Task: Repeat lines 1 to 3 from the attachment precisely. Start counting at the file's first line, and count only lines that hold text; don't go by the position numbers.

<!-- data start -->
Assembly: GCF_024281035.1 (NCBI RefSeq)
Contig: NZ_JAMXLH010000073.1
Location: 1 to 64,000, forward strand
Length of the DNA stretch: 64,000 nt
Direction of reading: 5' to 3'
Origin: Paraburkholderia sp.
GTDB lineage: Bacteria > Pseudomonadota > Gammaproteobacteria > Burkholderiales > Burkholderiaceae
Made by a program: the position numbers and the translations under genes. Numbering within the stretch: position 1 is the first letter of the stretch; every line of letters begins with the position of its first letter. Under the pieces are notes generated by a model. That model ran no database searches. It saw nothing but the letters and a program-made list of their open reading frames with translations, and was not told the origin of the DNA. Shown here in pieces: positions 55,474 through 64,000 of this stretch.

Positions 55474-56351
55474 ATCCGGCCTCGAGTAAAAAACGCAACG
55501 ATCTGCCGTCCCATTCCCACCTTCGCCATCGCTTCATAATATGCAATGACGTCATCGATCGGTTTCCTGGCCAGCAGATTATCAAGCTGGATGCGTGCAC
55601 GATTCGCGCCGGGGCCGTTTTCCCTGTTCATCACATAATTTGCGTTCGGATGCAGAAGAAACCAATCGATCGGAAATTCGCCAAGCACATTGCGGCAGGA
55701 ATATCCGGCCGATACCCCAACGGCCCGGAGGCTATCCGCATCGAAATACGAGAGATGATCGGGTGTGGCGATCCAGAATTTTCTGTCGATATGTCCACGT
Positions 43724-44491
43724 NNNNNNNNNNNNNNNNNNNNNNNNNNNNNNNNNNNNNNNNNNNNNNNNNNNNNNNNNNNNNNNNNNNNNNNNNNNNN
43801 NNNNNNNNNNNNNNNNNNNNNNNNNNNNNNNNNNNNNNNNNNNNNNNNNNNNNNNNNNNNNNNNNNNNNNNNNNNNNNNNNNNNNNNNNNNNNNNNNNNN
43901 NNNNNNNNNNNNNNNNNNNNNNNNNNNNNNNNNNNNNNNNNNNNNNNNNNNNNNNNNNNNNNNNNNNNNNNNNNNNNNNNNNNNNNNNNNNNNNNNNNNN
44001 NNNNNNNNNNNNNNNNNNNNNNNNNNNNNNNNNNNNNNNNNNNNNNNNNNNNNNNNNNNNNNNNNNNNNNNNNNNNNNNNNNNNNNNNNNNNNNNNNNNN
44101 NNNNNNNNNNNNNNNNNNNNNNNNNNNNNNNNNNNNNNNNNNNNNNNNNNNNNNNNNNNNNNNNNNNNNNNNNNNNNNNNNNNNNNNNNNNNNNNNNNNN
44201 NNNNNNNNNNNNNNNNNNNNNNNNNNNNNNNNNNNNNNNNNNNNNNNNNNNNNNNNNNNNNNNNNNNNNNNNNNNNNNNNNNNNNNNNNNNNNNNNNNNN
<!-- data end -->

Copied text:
Assembly: GCF_024281035.1 (NCBI RefSeq)
Contig: NZ_JAMXLH010000073.1
Location: 1 to 64,000, forward strand